Octopus "Poutine"

 

There’s something peculiar that happens when you dine at Otium. As you walk down the pavement and pass the peaceful courtyard in front of the restaurant, you’ll feel the atmosphere begin to change. Your shoulders will suddenly relax, the stress of downtown LA traffic quickly melting away. Your steps will slow, as you take in the remarkable building before you. And then, just as your admiring the slick wood paneling and the open glass windows, you’ll abruptly feel it. The intoxicating anticipation of discovering the unknown. 

If you’ve been to The Broad museum next door, it’s a sensation you’ll surely recognize. Because just like the museum, Otium aims to surprise. From the layout of the restaurant to the imaginative menu, Chef Timothy Hollingsworth follows his own rules, and in doing so, creates an experience that is refreshingly new. 

But before the food appears and your focus is consumed, try to take note of your surroundings.  Notice the maze of geometrical light bulbs that line the ceiling. Count the never ending shelves of bottles behind the bar. Observe the cooks working methodically in the open kitchen, which functions as the restaurants captivating centerpiece. 

And before you know it, you’re food will begin to arrive. If you’re an OTM member, one of those dishes will be the Octopus Poutine; a dish that emulates the experimental yet rustic vibe of Otium’s ever-changing menu. While Poutine is a Quebecois dish traditionally made with french fries, fresh cheese curds, and a generous pour of gravy, Chef Timothy has reinvented it in his own fashion. There’s crispy smashed potatoes instead of fries, grilled octopus instead of cheese, and a smattering of tzatziki sauce in leu of gravy. It’s modern and exciting, just like the collection of art pieces down the street. 

 

Of course, after a wonderful dish like that, we had a lot of questions to ask Chef Timothy. And luckily, he was happy to oblige. 

What’s the story behind Otium?

Otium is a contemporary American restaurant that really focuses on the idea that America, and especially L.A., is a huge melting pot built on many different cultures. The menu is influenced and guided by a range of different cuisines, such as Japanese, American, Mediterranean, and French.

Where does the name come from?

Otium is a latin word for something that you do in your leisure, such as eating, drinking, or studying. Because of all the arts in this neighborhood and because of my partner Mr. Broad, who’s vision for this area is to have people walking around, hanging out on a blanket in the grass, and utilizing the space in front of the restaurant, I thought the meaning of the word Otium was very fitting. 

Why the Poutine as your Off the Menu item?

The idea behind the poutine was to celebrate a couple of the items that are well-known at Otium. People come in specifically for our potatoes and our octopus. We’ve done octopus here many different ways since we’ve started, so we decided to try combining them to make one dish. 

How is the OTM poutine different from a classic poutine?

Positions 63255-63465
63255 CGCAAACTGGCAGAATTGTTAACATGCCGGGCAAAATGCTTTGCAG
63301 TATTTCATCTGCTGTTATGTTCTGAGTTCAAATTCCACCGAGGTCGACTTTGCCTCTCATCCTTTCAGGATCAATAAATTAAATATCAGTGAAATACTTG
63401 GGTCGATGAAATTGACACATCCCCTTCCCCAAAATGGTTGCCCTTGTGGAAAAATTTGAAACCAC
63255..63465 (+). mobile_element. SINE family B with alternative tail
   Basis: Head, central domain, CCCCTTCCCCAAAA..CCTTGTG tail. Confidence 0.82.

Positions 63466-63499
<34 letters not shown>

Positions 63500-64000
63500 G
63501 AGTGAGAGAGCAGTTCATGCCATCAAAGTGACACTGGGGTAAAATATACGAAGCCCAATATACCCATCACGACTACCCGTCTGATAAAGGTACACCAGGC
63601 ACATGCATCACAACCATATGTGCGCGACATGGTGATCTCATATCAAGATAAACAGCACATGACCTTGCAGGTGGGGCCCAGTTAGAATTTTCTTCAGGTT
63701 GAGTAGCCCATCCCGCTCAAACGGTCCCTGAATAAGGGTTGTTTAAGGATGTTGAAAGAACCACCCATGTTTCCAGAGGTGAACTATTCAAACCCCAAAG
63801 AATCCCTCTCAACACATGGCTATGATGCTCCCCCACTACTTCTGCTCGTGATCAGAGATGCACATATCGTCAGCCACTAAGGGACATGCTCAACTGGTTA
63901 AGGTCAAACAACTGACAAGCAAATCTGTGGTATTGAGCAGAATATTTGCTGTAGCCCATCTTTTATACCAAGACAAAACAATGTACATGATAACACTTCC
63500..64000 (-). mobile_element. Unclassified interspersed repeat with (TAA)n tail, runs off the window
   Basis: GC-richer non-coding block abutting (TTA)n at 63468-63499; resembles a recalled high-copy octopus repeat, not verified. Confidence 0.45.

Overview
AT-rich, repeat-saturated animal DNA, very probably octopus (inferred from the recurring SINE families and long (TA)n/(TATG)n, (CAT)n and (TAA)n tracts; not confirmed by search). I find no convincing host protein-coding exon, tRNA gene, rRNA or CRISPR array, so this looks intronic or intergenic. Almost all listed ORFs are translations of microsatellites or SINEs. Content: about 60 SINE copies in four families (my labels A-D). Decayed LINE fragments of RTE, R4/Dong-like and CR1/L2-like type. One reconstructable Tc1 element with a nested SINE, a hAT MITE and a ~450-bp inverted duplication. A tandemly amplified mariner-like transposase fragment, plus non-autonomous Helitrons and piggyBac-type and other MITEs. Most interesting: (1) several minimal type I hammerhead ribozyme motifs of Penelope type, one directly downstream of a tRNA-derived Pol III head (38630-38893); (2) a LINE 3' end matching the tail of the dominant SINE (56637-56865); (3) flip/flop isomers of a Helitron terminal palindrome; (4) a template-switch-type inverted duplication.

Instead of French fries, we use our potatoes, which are baked, smashed, and then fried. Once they come out, we then toss them with olive oil, lemon juice, Aleppo pepper, shallots, and parsley. Instead of gravy, we use tzatziki sauce, which is a little more fresh and modern. 

Which drink pairs best with the poutine? 

We just switched up our cocktail menu for brunch, so we have a lot of really cool options. We’re doing saffron lemonade pitchers now, which I think would go really well with it. 

What else would you recommend that an OTM member orders at Otium? 

For lunch, people really like our raw bar items, like the hamachi and the ceviche. If they want to stick to the Mediterranean style, they can order falafel or the Khachapouri. 

What’s your cooking background? 

I started out as a dishwasher in a restaurant on my 18th birthday and I worked my way up to sous-chef in that restaurant. Then I went to culinary school in New York, but just to check it out for a week, and decided it wasn’t for me. I came back home and decided I wanted to work for the best, so I went to work for Thomas Keller at The French Laundry. I ended up working there for 13 years. I started at the very bottom, and when I left, I was the Head Chef. 

What’s your favorite style of cooking?

Lately, I’ve been leaning towards Mediterranean cuisine, but I love everything. I love going places and exploring. For our honeymoon, my wife and I went to Mexico and ate our way through the country. I like picking a style of food and really trying to understand it and get influenced by it. Then I come home and reflect on my experience by dissecting the food in my head, which allows me to create new dishes. 

What inspires you in the kitchen? What is your process when creating new dishes?

It comes from everywhere. Sometimes it’s based on colors, sometimes it’s based on shock value. For example, our foie gras funnel cake. I did foie gras so many different ways at The French Laundry, so I had to think of something new and different. The funnel cake is a brioche, with strawberry jam and balsamic. These are all very classic ingredients with foie gras, but I combined it in my own unique way.